In‐situ incubation of iron‐sulfur mineral reveals a diverse chemolithoautotrophic community and a new biogeochemical role for Thiomicrospira
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Sulfide mineral precipitation occurs at mid-ocean ridge (MOR) spreading centers, both in the form of plume particles and seafloor massive sulfide structures. A common constituent of MOR is the iron-bearing sulfide mineral pyrrhotite, which was chosen as a substrate for in-situ incubation studies in shallow waters of Catalina Island, CA to investigate the colonization of iron-oxidizing bacteria. Microbial community datasets were obtained from in-situ incubated pyrrhotite, allowing for direct comparison to microbial communities of iron-sulfides from active and inactive chimneys in deep-sea environments. Unclassified Gammaproteobacteria and Alphaproteobacteria (Magnetovibrio) largely dominated the bacterial community on pyrrhotite samples incubated in the water column while samples incubated at the surface sediment showed more even dominance by Deltaproteobacteria (Desulfobulbus), Gammaproteobacteria (Piscirickettsiaceae), Alphaproteobacteria (Rhodobacteraceae), and Bacteroidetes (Flavobacteriia). Cultivations that originated from pyrrhotite samples resulted in the enrichment of both, sheath-forming and stalk-forming Zetaproteobacteria. Additionally, a putative novel species of Thiomicrospira was isolated and shown to grow autotrophically with iron, indicating a new biogeochemical role for this ubiquitous microorganism.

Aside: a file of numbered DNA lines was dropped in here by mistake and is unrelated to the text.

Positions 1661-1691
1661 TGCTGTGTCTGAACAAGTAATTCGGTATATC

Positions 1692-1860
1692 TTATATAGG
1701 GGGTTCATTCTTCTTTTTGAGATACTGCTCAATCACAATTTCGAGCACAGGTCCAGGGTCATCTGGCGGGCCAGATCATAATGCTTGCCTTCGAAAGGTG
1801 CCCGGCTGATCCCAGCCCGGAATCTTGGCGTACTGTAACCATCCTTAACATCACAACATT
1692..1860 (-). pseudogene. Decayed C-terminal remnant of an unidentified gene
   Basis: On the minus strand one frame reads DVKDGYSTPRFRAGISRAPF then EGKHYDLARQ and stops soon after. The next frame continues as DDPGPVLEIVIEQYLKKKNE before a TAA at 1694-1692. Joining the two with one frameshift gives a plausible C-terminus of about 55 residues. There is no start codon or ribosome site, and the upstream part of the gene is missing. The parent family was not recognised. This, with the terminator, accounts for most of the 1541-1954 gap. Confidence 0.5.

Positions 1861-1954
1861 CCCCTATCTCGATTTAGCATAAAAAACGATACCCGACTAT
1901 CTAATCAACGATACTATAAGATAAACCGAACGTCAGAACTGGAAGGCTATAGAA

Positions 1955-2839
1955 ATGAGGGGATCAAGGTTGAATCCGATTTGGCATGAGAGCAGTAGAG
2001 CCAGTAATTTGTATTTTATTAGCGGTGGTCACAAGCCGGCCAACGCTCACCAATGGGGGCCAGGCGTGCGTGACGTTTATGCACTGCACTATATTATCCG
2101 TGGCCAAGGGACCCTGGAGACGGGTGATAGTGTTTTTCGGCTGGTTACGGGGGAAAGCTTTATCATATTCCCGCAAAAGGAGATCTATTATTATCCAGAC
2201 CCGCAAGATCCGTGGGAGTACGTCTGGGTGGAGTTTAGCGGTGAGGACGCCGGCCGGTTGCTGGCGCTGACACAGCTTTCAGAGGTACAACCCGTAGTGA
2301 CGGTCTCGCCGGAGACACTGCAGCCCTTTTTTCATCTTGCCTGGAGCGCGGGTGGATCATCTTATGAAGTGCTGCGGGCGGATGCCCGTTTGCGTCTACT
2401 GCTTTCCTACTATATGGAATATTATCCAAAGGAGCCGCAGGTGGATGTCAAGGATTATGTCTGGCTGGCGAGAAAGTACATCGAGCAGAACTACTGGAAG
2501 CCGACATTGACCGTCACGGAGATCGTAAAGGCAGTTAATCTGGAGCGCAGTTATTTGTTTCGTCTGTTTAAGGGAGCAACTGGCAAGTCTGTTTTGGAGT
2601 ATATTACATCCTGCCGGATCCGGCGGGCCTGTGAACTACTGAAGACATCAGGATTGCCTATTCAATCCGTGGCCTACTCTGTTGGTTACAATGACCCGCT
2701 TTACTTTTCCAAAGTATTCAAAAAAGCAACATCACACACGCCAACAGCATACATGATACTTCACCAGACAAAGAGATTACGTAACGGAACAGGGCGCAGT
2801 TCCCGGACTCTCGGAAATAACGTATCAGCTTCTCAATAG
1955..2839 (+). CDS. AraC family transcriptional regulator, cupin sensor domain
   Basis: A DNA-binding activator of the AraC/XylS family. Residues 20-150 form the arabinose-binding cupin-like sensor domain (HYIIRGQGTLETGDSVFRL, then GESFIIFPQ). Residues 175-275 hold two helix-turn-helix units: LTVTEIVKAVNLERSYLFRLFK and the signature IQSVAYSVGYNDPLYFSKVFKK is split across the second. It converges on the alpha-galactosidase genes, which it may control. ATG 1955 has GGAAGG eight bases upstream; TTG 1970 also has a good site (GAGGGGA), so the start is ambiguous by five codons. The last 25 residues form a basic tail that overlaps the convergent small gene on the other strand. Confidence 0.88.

author list (cited authors)
Barco, R. A., Hoffman, C. L., Ramírez, G. A., Toner, B. M., Edwards, K. J., & Sylvan, J. B.